For more information on what we know so far about the dwarf planet right on the fringes of our Solar system, see Chapter 8.1 of The Cosmos.

Link: for the original press release, click here.

From an article published August 28, 2015 on The New York Times website:

Credit: Alex Parker, via NASA

Credit: Alex Parker, via NASA

Fresh from its Pluto flyby in July 2015, NASA’s New Horizons spacecraft has a new mission. The next destination for the probe is to be a much smaller ice ball in the outer Solar System, almost a billion miles beyond Pluto.

If NASA approves the extension to the mission, the spacecraft will visit the icy body known as 2014 MU69 in 2019 to capture photographs and data, in a similar way as for the examination of Pluto. While the vistas of this object would not be as impressive as those of Pluto, it would provide a close-up look at another piece of debris beyond Neptune, part of what is known as the Kuiper belt (see Section 8.2, pp. 202-204 in The Cosmos).

NASA has already examined smaller icy objects like comets, some of which originate in the Kuiper belt, but the flyby of 2014 MU69 will “connect the dots”, says S. Alan Stern, New Horizons’ principal investigator. As an intermediate-size Kuiper belt object, the gap in our knowledge between smaller icy objects and the far greater Pluto will aim to be filled.

The New Horizons spacecraft is to adjust course through a series of four thruster firings in late October and early November. New Horizons would also make more distant measurements of 20 other Kuiper belt objects en route to 2014 MU69.

For more information on spacecrafts flying by comets, see Section 8.3f, pp. 210-214 in The Cosmos.

Link: Full article here

From an article published on September 30, 2015 at www.space.com:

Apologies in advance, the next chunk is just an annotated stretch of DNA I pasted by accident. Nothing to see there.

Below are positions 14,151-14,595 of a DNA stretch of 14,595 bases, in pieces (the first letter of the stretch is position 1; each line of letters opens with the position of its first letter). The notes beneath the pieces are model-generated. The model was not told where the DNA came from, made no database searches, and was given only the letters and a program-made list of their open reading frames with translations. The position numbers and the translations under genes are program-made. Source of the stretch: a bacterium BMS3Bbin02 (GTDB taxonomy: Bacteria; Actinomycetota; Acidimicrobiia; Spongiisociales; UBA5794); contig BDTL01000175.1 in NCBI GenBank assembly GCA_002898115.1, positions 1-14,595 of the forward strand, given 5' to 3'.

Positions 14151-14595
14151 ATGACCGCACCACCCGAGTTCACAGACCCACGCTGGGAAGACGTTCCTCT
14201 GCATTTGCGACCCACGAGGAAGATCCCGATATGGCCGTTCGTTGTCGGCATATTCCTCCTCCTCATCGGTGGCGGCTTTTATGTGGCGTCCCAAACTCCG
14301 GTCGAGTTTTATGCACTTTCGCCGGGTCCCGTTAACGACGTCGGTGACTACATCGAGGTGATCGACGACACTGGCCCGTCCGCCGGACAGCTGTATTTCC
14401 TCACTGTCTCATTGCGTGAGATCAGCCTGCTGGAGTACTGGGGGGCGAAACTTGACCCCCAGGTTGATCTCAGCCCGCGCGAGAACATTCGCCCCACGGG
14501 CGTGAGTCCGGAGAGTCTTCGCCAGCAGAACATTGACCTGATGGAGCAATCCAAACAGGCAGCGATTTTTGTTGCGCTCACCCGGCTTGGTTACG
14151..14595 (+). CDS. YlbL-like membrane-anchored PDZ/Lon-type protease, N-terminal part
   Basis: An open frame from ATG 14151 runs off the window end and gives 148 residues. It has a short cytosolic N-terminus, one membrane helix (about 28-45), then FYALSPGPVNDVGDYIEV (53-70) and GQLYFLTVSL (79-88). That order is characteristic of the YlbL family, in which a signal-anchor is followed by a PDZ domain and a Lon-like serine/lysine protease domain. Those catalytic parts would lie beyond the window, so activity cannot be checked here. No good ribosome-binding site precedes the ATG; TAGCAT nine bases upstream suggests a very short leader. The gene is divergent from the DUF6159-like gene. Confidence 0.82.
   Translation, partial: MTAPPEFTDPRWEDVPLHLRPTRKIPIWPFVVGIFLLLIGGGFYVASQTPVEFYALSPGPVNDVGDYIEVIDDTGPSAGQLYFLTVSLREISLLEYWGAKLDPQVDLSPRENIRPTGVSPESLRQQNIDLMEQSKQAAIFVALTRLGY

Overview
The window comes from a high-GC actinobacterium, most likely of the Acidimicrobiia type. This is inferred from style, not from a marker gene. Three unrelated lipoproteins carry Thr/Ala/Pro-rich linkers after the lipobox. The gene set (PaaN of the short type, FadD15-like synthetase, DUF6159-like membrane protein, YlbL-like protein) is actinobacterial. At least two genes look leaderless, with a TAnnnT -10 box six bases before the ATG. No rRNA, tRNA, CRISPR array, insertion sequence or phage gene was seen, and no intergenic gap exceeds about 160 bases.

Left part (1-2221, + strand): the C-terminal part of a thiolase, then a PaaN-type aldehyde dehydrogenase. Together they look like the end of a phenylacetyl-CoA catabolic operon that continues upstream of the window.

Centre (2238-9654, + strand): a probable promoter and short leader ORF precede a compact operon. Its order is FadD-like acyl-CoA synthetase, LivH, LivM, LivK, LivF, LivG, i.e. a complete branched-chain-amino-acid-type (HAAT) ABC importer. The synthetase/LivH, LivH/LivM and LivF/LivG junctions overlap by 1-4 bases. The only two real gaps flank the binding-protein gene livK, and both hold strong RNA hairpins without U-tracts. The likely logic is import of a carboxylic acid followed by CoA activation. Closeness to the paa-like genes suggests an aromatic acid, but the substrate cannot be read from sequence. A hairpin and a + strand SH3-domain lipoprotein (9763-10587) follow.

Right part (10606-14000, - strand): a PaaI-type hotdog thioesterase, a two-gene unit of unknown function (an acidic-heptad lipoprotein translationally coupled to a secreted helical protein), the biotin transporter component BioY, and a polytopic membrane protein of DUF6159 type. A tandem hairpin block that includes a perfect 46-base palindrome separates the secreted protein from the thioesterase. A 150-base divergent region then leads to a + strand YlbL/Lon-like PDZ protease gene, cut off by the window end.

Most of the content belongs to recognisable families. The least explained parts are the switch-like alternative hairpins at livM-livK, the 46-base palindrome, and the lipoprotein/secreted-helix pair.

www.space.com

Credit: NASA/JPL-Caltech/UCLA/MPS/DLR/IDA

Colorful new maps of Ceres, charted by NASA’s Dawn space probe, have been unveiled at the European Planetary Science Conference in France. The maps highlight the dwarf planet’s topography and composition, as well as a pyramid-shaped mountain and the Occator crater, where many mysterious bright spots can be found.

Dawn scientists are also discussing three bursts of energetic electrons that have them puzzled. As Dawn principal investigator Chris Russell put it, “Ceres continues to amaze”.

To learn more about the outer Solar System, see Chapter 8 of The Cosmos.

Link to the full article on www.space.com

From a NASA press release: After a decade-long journey through our solar system, New Horizons made its closest approach to Pluto Tuesday, July 14, about 7,750 miles above the surface — roughly the same distance from New York to Mumbai, India – making it the first-ever space mission to explore a world so far from Earth.

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Credit: NASA/APL/SwRI

The Pluto story began only a generation ago when young Clyde Tombaugh was tasked to look for Planet X, theorized to exist beyond the orbit of Neptune. He discovered a faint point of light that we now see as a complex and fascinating world. New Horizons’ flyby of the dwarf planet and its five known moons is providing an up-close introduction to the solar system’s Kuiper Belt, an outer region populated by icy objects ranging in size from boulders to dwarf planets. Kuiper Belt objects, such as Pluto, preserve evidence about the early formation of the solar system. New Horizons’ almost 10-year, three-billion-mile journey to closest approach at Pluto took about one minute less than predicted when the craft was launched in January 2006. The spacecraft threaded the needle through a 60-by-90 kilometer window in space – the equivalent of a commercial airliner arriving no more off target than the width of a tennis ball. Because New Horizons is the fastest spacecraft ever launched – hurtling through the Pluto system at more than 30,000 mph, a collision with a particle as small as a grain of rice could have incapacitated the spacecraft.

Meanwhile, on June 30 in New Zealand, author Jay M. Pasachoff and his team of scientists and students from Williams College, M.I.T. and Lowell Observatory successfully observed a two-minute occultation of Pluto, where the dwarf planet’s 1,500-mile-wide silhouette passed between Earth and a star trillions of miles away in precise line with the Mount John Observatory on New Zealand’s South Island. Read more details via JMP’s opinion piece in the NY Times, below.

Links: NASA press release; image gallery via the NY Times; Jay M. Pasachoff’s article in NY Times; JMP’s scientific results from his occultation observations; coverage of JMP’s NZ occultation trip via S&T and planethunters.org.